McMahon, D., Wright, R., Cihak, D. F., Moore, T. C., & Lamb, R. (2016). Podcasts on mobile devices as a read-aloud testing accommodation in middle school science assessment . Journal of Science Education and Technology , 25 (2), 263–273.

Journal Article

McMahon, D., Wright, R., Cihak, D. F., Moore, T. C., & Lamb, R. (2016). Podcasts on mobile devices as a read-aloud testing accommodation in middle school science assessment. Journal of Science Education and Technology, 25(2), 263–273.


First published online (11/9/15)


Learning disabilities; Middle school; No disability; Oral delivery; Oral delivery, live/in-person; Recorded delivery (audio or video); Science; Technological aid; U.S. context




Effects of the oral delivery accommodation, as delivered via recorded podcast—with both audio and video features—were compared to in-person test administrator read-aloud accommodation, and to standard administration (without accommodation).


The participants were 47 grade 6 students with reading difficulties at a school in an urban part of a southeastern state in the U.S. Of those 47 students, 16 were identified with disabilities and had previously and routinely received oral delivery accommodations provided by in-person test administrators. Participants' demographic data, such as gender and ethnicity, were also reported.

Dependent Variable

Performance scores on three versions of a 30-item science assessment under the three different conditions were collected and analyzed.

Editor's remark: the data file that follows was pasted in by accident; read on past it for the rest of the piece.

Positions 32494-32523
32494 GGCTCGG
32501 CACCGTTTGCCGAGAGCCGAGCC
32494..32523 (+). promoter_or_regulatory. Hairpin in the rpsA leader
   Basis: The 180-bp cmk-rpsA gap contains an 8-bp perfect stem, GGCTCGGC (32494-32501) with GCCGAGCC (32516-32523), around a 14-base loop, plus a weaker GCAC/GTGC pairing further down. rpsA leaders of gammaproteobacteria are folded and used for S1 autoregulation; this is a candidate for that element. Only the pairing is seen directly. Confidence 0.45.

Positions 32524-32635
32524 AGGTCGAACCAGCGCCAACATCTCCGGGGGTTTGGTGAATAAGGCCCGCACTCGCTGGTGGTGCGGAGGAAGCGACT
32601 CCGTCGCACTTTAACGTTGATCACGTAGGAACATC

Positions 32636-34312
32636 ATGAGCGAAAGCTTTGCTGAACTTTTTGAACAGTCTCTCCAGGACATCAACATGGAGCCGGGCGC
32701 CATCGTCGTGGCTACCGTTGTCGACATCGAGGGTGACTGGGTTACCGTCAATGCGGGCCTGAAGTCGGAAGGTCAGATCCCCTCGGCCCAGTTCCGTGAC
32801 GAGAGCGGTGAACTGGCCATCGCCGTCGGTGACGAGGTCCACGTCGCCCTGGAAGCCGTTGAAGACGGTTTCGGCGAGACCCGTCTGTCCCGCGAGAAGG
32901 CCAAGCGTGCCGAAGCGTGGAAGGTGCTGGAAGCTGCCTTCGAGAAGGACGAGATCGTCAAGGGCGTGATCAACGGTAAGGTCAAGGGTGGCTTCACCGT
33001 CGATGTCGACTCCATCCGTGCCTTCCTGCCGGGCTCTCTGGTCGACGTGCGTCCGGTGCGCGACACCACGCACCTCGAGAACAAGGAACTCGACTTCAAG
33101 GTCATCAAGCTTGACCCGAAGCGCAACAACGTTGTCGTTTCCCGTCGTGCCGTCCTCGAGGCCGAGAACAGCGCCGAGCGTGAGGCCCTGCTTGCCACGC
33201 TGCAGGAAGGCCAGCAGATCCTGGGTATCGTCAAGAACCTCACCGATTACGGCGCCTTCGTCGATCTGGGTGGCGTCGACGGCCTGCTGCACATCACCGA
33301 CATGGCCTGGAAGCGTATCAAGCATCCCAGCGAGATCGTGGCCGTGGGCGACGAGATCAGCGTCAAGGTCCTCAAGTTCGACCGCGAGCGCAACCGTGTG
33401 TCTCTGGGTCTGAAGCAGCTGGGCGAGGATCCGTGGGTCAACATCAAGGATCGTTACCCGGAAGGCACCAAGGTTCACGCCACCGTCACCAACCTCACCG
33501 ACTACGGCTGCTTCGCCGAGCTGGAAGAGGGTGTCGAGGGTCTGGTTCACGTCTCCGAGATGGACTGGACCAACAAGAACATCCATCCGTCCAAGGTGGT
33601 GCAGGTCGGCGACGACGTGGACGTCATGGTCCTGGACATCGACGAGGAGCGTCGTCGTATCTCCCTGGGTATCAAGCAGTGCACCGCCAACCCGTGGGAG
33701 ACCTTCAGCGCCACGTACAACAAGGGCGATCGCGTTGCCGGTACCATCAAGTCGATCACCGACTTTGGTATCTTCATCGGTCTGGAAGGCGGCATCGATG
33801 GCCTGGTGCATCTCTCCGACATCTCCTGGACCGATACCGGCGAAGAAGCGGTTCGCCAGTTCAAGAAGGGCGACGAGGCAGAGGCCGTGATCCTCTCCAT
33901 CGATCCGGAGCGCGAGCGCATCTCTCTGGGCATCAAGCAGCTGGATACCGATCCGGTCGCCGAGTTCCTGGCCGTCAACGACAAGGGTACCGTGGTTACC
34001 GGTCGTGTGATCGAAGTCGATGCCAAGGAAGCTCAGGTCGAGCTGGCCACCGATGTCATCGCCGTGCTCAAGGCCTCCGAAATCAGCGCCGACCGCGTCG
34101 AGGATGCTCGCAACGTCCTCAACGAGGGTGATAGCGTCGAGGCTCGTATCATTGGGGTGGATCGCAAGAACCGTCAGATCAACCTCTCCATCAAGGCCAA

The mean performance score across all participants was highest when students took the podcast-delivered science test (57%), and the second-highest mean score was oral delivery by teacher (54%), in comparison with the non-accommodated condition (46%). The difference between the podcast condition and the standard condition—that is, the effect size—was medium and significant (.59), and so was the effect size for the teacher read-aloud condition (.52). The difference between the two accommodated conditions was not significant. Group mean comparisons between students with reading difficulties who were not identified with disabilities and students with disabilities yielded different results. Students without disabilities scored significantly higher than students with disabilities in the standard administration and the teacher-read test delivery, but only a bit higher (less than 10 percent) and not significantly different in the podcast-delivered test. Participants' teachers commented anecdotally that students seemed more focused and had less wait-time in the podcast testing condition, due to increased time management provided when each student could choose when and how much to listen to certain test items. The researchers noted that all of the participants had reading difficulties, and that the oral delivery accommodation conditions supported all of these students accordingly. The researchers suggested possible explanations for factors that led to these results. They also noted that "the UDL approach of multiple representations allowed both groups of students to access the test content" (p. 8 of 11). Limitations of the study were reported, and future research directions were suggested.